First off, what's a Wefunder Profile?
Your Wefunder profile should concisely and accurately summarize your company’s investment opportunity. It’s the page you share with your community and supporters. Oftentimes, it's the first thing potential investors on Wefunder will see about your company. Because it’s a reflection of your investment opportunity, it’s important to accurately and fairly represent your company. Technically, the profile is the “Business Plan” portion of your Form C.
This guide explains all the sections of a Wefunder profile (which we’ll simply call a profile from now on).
To edit your profile, click your picture on the top right and click "Edit Profile" under your company.
- This is the most important portion of your profile. -
Imagine you're in a bookstore. A book’s title and cover catch your eye. Before you even think of taking out your wallet, you flip it over to read the summary.
The Basics of your Wefunder profile is the back of that book.
This is where you need to convince investors your story is worth exploring. Keep flipping through those pages—or in this case, keep scrolling! But that's easier said than done, so let's take it step by step.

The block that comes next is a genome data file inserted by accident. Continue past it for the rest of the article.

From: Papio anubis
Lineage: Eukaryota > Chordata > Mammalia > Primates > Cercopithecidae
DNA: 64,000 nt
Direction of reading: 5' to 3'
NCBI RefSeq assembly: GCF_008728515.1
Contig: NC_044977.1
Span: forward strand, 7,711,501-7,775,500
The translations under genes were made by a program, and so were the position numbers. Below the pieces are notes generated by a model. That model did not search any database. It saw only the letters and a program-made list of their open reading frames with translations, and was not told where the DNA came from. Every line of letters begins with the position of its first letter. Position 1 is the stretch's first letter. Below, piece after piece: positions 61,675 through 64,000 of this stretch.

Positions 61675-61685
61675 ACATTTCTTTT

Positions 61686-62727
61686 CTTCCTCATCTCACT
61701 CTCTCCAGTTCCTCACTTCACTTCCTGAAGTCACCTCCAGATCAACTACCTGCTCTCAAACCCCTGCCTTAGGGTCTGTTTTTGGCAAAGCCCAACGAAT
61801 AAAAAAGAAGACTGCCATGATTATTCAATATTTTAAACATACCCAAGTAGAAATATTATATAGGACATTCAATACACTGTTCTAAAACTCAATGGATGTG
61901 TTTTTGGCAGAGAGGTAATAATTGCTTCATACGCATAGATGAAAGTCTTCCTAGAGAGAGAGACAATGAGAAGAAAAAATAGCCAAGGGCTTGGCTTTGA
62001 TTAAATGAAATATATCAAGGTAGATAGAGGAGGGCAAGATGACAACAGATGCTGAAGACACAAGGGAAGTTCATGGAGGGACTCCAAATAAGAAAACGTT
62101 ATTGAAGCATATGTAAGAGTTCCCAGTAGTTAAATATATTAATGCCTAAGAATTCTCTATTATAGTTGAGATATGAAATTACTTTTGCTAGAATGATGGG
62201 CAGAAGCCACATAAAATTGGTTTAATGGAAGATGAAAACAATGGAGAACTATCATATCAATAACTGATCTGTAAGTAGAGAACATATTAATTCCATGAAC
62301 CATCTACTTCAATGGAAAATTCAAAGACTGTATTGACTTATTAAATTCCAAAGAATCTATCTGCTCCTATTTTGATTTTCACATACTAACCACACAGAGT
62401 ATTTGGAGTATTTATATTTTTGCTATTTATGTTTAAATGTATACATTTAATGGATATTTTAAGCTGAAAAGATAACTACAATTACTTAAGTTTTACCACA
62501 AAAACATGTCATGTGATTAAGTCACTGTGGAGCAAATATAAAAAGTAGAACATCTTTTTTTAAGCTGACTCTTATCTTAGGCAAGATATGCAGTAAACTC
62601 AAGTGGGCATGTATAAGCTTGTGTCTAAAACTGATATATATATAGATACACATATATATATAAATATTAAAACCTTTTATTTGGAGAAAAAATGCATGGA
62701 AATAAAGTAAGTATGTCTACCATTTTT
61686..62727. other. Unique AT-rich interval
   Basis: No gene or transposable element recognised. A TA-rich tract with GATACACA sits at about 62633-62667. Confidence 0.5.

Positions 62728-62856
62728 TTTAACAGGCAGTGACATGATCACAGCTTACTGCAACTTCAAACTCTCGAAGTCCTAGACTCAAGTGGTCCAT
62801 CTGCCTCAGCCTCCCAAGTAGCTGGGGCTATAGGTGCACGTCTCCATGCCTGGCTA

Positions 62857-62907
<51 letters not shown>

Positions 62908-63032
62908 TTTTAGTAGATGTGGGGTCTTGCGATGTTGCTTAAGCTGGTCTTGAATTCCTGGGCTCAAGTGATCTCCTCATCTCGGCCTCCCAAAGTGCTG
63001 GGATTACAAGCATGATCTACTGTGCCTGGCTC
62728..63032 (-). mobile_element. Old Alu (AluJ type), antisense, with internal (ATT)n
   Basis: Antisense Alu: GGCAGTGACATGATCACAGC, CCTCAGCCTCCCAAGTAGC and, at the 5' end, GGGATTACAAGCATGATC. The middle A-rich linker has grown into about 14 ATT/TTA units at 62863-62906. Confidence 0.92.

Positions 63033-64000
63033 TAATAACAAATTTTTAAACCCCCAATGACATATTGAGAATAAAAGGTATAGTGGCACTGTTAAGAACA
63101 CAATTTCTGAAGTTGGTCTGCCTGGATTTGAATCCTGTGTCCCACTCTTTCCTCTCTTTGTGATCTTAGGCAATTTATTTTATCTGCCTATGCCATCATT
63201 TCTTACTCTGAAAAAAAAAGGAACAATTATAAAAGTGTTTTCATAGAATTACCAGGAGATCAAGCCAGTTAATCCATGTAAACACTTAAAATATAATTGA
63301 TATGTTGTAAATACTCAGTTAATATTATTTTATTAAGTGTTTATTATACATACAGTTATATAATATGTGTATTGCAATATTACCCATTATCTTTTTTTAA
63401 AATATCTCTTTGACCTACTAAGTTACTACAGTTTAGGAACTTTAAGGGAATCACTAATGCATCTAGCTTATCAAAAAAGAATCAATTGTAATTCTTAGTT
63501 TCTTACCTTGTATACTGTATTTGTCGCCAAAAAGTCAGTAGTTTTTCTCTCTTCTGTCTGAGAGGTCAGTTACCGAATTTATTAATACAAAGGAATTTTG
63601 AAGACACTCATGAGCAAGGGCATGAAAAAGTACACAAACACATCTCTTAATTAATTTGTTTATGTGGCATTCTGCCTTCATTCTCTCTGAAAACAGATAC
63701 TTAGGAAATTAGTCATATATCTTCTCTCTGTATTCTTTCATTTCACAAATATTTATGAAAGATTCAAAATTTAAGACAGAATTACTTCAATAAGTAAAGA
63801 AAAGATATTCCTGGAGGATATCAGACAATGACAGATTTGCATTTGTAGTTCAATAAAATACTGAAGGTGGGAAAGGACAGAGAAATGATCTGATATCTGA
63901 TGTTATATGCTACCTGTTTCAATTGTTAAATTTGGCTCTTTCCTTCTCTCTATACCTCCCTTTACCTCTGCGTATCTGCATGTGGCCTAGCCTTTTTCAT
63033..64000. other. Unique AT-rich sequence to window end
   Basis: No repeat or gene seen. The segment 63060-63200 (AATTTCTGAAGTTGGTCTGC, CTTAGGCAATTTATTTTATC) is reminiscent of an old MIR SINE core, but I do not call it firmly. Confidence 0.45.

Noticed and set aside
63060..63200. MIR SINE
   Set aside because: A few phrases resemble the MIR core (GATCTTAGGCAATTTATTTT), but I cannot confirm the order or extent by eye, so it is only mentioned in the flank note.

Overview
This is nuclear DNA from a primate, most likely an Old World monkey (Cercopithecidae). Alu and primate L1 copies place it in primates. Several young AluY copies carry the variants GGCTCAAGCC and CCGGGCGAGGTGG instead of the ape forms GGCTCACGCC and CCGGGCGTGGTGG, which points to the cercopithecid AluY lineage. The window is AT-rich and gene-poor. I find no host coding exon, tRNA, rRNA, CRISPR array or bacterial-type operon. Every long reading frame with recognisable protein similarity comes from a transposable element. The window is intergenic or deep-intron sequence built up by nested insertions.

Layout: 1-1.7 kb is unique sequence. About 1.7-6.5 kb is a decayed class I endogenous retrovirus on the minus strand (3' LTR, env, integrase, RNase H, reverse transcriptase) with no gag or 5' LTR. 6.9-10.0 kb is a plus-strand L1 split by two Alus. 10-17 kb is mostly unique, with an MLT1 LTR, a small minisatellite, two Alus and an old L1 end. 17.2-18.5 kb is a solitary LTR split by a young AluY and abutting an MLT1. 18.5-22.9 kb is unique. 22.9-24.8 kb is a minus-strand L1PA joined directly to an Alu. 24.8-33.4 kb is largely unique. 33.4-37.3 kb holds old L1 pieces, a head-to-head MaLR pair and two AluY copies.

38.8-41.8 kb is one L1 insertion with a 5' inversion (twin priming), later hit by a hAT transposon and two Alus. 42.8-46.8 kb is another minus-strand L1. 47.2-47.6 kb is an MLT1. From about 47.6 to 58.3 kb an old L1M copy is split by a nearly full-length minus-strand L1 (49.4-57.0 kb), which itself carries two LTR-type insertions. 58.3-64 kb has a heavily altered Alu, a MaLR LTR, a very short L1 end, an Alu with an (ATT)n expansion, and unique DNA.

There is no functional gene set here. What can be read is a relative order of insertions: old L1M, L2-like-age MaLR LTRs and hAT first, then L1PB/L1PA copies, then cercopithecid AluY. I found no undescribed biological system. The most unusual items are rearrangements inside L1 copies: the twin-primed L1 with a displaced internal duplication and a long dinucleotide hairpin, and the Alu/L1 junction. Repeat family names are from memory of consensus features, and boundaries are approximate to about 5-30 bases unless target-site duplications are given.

Describe your business in 80 characters. Investors should understand what you are and what you're doing. Also, (we're guilty of this) avoid using trite comparisons such as "Uber for plants" or "Uber for calendars." Trust us, you’re not the first one to think of it and investors get tired of listening to the same pitch repeatedly.
Example: Seven Stills: Craft beer, re-imagined as whiskey.
In 500 characters or less, explain what your business does in simple, straightforward language. Eliminate buzzwords like "revolutionize" and "disrupt." Be specific about the problem you’re solving and how you’re solving it.
Test your writing by reading it out loud. Make sure you’re using language you’d actually use in a conversation.
Example: Lawn Love is a network of the best lawn care companies combined under one consumer-facing brand. Our platform gives customers instant, accurate quotes online without an on-site visit, and routing efficiencies help companies make more money while customers pay the same. Payment and scheduling are automated, and customers can manage everything from their phones.